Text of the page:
Scientists: 40% of dementia cases could be prevented by targeting 12 risk factors
Modifying 12 risk factors over the lifecourse could delay or prevent 40% of dementia cases, according to an update to The Lancet Commission on dementia prevention, intervention, and care.
Combined, the three new risk factors are associated with 6% of all dementia cases—with an estimated 3% of cases attributable to head injuries in mid-life, 1% of cases to excessive alcohol consumption (of more than 21 units per week) in mid-life, and 2% to exposure to air pollution in later life.
The remaining risk factors are associated with 34% of all dementia cases. The factors associated with the greatest proportion of dementia cases in the population are less education in early life, hearing loss in mid-life, and smoking in later life (7%, 8%, and 5%, respectively).
Led by 28 world-leading dementia experts, the report builds on the 9 risk factors identified in the 2017 Lancet Commission, and provides an up-to-date analysis of the best evidence on the prevention of dementia. The new report calls for nations and individuals to be ambitious about preventing dementia and lays out a set of policies and lifestyle changes to help prevent dementia.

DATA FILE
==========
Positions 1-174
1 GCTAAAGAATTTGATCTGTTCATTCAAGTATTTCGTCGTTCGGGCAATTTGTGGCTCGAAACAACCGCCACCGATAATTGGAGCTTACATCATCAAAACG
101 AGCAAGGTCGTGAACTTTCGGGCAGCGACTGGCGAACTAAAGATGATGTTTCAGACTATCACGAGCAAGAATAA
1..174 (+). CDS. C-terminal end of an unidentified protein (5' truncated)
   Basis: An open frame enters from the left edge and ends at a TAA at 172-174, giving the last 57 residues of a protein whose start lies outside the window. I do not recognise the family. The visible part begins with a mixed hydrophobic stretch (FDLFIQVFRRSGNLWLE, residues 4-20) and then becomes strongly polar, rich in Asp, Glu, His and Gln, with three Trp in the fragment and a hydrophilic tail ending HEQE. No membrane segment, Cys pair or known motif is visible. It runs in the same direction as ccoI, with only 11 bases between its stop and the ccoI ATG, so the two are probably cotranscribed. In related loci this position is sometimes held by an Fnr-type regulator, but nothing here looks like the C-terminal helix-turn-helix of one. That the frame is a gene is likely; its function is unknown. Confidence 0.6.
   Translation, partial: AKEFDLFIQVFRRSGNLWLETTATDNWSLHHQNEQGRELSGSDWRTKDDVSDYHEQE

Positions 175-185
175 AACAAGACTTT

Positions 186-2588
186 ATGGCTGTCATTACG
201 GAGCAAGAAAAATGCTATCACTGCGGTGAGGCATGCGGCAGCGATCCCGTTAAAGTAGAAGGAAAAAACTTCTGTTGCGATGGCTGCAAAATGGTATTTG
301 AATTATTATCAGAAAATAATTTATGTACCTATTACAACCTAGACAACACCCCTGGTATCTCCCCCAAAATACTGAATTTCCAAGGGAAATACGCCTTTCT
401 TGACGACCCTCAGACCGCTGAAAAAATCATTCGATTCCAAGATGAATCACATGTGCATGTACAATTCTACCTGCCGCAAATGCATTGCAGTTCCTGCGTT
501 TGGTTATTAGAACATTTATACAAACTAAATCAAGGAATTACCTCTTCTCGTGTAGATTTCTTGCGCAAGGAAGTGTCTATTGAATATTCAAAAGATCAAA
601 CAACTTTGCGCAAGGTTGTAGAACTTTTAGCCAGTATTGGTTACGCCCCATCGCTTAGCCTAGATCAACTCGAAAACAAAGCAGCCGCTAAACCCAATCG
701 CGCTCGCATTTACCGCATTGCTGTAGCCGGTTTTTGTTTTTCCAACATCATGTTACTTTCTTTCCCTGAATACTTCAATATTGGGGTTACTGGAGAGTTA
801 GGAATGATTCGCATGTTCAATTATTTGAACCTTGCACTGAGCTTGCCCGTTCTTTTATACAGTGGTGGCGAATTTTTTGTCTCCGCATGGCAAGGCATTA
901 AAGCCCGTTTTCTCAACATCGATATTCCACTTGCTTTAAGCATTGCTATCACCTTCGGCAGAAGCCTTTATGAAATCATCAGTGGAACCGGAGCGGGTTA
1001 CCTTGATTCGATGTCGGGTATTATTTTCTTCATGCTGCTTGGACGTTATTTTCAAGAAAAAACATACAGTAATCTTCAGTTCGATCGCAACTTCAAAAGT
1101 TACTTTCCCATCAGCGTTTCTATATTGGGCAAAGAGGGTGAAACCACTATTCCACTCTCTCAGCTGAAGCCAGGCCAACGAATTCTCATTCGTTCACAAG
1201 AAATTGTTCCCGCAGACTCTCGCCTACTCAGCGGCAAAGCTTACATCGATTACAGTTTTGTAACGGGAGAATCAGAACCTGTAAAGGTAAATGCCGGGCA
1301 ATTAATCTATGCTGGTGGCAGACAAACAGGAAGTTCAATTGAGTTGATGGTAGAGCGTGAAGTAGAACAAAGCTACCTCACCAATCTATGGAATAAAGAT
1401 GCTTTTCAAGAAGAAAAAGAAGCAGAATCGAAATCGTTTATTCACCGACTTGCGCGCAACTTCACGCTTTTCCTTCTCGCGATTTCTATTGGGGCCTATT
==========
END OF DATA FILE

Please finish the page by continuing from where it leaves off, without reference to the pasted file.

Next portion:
To address dementia risk, the authors call for 9 ambitious recommendations to be undertaken by policymakers and by individuals:
- Aim to maintain systolic blood pressure of 130 mm Hg or less in midlife from around age 40 years.
- Encourage use of hearing aids for hearing loss and reduce hearing loss by protecting ears from high noise levels.
- Reduce exposure to air pollution and second-hand tobacco smoke.
- Prevent head injury (particularly by targeting high risk occupations and transport)
- Prevent alcohol misuse and limit drinking to less than 21 units per week.
- Stop smoking uptake and support individuals to stop smoking (which the authors stress is beneficial at any age).
- Provide all children with primary and secondary education.
- Lead an active life into mid, and possibly later life.
- Reduce obesity and diabetes.
The authors note that the modeling for their prevention estimates globally and in LMICs assumes that there is a causal relationship between risk factors and dementia, but were careful to only include risk factors with strong evidence for a causal link.